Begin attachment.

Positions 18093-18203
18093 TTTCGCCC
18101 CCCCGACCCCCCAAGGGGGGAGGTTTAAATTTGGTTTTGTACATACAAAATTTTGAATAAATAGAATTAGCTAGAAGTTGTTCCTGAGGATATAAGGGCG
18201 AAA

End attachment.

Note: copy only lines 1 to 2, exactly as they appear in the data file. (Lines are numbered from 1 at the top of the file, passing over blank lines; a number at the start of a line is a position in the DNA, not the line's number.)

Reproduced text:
Positions 18093-18203
18093 TTTCGCCC